Arabs 'Moderately Pleased' by Pompidou % Elee
BOSTON (JTA)—The Christian Science Monitor reported from Beirut Tuesday
that Arab capitals "appear moderately pleased" by the election Sunday of Georges
Pompidou as president of France. The Monitor quoted the indeendent Beirut news-
paper Al Jurida, as saying that while Pompidou was not another de Gaulle, the
European leader most widely admired in the Arab world, "he is better than the other
The Beirut paper said that whatever changes the new president may introduce
policy toward Israel. - he _annot give up our friendship or support for the
basis of our (Arab) cause."
'The Man i festo' :
THE JEWISH NEWS
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IN/1 I I—IIG.•=..N.I
A Weekly Review
of Jewish Events
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VOLUME LV—No. 14
-a"Fx ■ - 27
Cairo Radio stressed that Pompidou had carried out Gaullist policies when
he served as premier under former President de Gaulle. According to the Monitor,
"Arab interest in Pompidou's Mid East policy centers on his attitude toward French
military aid to Arab countries and continuation of a total arms embargo imposed on
Israel after the Israeli raid on Beirut Airport last December." The Monitor said that
"Some Arab commentators have privately noted that Pompidou was in the early 1950,
a director of the Rothschild Bank in Paris. But this has not become a public issue iit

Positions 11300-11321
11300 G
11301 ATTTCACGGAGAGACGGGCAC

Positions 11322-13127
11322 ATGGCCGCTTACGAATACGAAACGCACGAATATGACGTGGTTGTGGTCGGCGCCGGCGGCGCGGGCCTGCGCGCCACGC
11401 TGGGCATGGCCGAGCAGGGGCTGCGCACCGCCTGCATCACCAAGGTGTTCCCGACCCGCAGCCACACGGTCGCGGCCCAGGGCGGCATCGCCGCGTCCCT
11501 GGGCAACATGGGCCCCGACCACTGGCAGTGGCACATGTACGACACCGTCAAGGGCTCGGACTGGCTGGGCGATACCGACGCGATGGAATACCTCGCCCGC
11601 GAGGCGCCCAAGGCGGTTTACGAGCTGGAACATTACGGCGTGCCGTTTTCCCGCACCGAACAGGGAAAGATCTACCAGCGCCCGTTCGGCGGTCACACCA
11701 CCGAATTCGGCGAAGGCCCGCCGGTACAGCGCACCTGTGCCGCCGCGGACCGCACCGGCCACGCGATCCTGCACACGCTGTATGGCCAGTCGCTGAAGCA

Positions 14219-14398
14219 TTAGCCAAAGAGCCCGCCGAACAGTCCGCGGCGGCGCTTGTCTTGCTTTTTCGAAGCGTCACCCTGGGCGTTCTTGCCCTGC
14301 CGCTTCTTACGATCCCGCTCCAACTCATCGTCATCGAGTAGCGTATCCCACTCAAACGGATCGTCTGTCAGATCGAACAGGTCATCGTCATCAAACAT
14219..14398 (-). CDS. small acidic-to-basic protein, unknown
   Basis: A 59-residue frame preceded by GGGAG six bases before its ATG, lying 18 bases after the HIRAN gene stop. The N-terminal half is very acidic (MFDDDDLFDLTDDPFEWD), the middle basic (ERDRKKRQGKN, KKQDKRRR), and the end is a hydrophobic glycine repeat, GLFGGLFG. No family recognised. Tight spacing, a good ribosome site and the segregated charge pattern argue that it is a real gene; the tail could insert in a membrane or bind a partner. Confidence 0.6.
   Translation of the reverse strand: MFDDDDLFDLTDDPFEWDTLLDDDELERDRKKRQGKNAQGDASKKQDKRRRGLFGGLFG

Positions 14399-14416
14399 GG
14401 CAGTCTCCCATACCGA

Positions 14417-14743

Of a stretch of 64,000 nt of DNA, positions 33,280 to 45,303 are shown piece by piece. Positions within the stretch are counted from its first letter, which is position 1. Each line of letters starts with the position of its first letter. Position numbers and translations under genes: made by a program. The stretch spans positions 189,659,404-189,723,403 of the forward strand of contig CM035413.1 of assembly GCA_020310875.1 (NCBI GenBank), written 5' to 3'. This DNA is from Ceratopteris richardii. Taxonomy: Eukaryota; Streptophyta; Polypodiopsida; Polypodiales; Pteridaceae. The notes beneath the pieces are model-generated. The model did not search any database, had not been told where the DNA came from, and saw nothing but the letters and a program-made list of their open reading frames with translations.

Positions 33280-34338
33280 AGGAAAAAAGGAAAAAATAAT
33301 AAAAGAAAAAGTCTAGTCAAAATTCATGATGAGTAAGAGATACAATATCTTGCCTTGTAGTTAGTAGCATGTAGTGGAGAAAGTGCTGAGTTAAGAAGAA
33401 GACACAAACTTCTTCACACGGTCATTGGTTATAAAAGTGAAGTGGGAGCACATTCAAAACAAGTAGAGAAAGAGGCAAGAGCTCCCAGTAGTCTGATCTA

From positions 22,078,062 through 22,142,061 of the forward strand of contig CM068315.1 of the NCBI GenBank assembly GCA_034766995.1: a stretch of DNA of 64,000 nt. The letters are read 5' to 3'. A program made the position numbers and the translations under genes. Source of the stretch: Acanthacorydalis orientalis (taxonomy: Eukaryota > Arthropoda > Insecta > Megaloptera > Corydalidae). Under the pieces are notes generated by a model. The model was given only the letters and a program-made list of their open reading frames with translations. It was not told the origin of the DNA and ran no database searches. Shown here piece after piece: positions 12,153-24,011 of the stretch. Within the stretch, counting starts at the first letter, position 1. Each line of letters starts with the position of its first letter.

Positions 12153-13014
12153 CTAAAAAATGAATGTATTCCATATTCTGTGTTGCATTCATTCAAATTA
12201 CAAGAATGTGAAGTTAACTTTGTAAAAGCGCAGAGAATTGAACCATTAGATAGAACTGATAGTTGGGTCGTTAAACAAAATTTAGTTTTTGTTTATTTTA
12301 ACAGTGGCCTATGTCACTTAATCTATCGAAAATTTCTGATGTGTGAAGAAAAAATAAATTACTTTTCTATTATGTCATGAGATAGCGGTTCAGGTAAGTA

Arab news media."
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Death of U. S. Tourist Draws
Wide Condemnations; Israel's
Travel Safety Affirmed by CCAR
Bnai Brith Starts Drive
Among American, Canadian
Teen-Alters on Drug Abuse
WASHINGTON, D.C.—A national effort to arm
teen-agers with the latest information about drug
abuse soon will be undertaken by the world's larg-
est Jewish youth organization. it was announced at
a conference of professional workers of the 50.00')-
member Bnai Brith Youth Organization at its na-
tional headquarters here.
The conference received results of a survey by
the organization's program department that confirm-
ed widespread recent news reports of an "alarming
escalation" among high school and junior high school
students of experimentation with marijuana and
other drugs. It indicated that purchase of ''pot"
some middle-class neighborhoods—in the words of
one BBYO worker—had become as commonplace as
"buying a doughnut and coffee in the corner lunch-
Federal and New York City addiction-prevention
experts have agreed to aid as consultants in develop-
ing the organization's program, along with adult
workers of the Bnai Brith Youth Organization. But
two BBYO youth officers emphasized it will be
"strictly our own thing—factual and 'cool', and with.
out adult-type preaching and lecturing."
Arthur Schaefer, 17, Sierra Madre, Calif., and
Patricia Giniger, 17, Decatur, Ga., also said the pro-
gram will be launched at two international BBYO
conventions in August—those of the Aleph Zadik
Aleph boys' group, headed by Schaefer, and the
Bnai Brith Girls, headed by Miss Giniger. The two
groups, along with the Bnai Brith Young Adults,
conduct their activities through more than 1.600
chapters throughout North America—and many addi-